The tiger population of the remote Himalayan mountain Kingdom of Bhutan has increased by 27 per cent since 2015 – up from 103 to 131, according to a new survey of the majestic big cats.
The National Tiger Survey Report 2021-2022 launched to mark Global Tiger Day (Saturday 29th July) covered 85 per cent of the country, an area of 32,800 km.
Tigers were photographed at over 15 per cent of the 1,201 camera trap locations, including for the first time in two forest regions, known locally as Dagana and Pemagatshel.
‘This is a significant achievement and an indication of a very healthy ecosystem. It also underlines Bhutan’s commitment to biodiversity conservation,’ said Chimi Rinzin, Country Director, WWF-Bhutan.
The nation’s tigers belong to the sub species, Panthera Tigris Tigris, popularly known as the Royal Bengal Tiger.
Bhutan has the world record for tiger sightings at the highest elevations, over 4,400m, and this survey confirms that tigers are breeding at a variety of altitudes.
Major interventions in the last 10 years to help the wild tiger population in the area include increased law enforcement, community-based tiger conservation programmes, habitat improvement and human wildlife conflict management interventions.
Protecting Bhutan’s Tigers
However, the survey finds that the threat of poaching, habitat loss and human-wildlife conflict remain, and the report serves as a call to action for continued efforts to protect tigers and their habitats for future generations.
Becci May, Senior Programme Advisor, Asia Programmes, WWF-UK, said: ‘Bhutan’s achievement of increasing the tiger population by 27 per cent since 2015 is a result of strong government commitment and the collective efforts of many, especially local communities. This dedication to protect tigers is inspirational and can serve as a model for conservation elsewhere.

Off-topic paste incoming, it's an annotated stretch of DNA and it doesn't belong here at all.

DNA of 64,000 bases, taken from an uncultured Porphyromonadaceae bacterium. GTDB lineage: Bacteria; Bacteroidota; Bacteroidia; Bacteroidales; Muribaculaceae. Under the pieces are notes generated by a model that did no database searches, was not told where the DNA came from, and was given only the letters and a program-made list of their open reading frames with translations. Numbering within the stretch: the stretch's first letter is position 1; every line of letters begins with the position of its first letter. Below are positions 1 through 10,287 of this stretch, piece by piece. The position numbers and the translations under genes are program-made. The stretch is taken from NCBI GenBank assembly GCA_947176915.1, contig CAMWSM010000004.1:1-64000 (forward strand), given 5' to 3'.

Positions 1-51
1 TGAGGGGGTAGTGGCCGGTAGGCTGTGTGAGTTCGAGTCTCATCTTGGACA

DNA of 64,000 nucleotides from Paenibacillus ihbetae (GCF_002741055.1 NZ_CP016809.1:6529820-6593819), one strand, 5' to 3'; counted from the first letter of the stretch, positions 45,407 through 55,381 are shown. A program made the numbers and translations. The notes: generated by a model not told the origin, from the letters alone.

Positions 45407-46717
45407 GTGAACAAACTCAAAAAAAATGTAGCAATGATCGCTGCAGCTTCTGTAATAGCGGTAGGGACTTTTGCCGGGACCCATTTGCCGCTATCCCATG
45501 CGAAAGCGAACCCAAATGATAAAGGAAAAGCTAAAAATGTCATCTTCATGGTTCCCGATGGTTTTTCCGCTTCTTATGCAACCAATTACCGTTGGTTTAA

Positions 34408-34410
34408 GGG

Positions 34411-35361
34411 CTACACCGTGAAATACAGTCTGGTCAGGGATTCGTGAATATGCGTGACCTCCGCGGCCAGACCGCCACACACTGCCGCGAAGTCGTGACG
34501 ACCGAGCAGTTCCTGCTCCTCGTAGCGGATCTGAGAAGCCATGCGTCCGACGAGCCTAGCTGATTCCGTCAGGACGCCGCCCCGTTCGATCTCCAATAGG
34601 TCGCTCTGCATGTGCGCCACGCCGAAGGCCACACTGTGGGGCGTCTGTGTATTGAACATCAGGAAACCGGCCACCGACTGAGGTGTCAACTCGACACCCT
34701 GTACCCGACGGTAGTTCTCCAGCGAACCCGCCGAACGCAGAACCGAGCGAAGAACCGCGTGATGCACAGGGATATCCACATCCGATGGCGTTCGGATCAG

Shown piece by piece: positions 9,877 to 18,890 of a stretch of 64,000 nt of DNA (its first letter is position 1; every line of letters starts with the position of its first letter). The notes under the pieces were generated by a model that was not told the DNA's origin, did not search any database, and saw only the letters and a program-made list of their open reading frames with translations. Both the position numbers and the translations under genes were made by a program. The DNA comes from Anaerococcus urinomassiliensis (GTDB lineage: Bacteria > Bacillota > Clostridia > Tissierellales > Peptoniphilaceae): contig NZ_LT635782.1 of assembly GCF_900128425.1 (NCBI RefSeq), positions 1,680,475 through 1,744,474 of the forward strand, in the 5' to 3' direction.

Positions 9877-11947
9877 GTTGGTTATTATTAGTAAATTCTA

‘Sadly, despite success stories like Bhutan, tigers are still the most threatened big cat species globally, reduced to only around five per cent of their historic range.
‘Yet protecting tigers is so important, because when we protect tigers, we protect so much more – tigers play a key role within a healthy ecosystem, and the vast areas of forest they require are a vital carbon store, as well as providing natural resources and ecosystem services that we and wildlife depend on. Halting and reversing nature loss is essential for both people and wildlife to thrive.’
Bhutan will also host a conference on Sustainable Finance for Tiger Landscapes in 2024 in collaboration with a coalition of major tiger conservation NGOs and government agencies.
Stuart Chapman, Tigers Alive Initiative Leader, WWF, said: ‘This is an extraordinary conservation achievement for Bhutan which now joins a small number of countries that have increased their tiger population over the last decade. As tiger numbers increase, challenges can intensify, yet Bhutan is perfectly positioned to be a global champion for approaches that support coexistence between tigers and people.’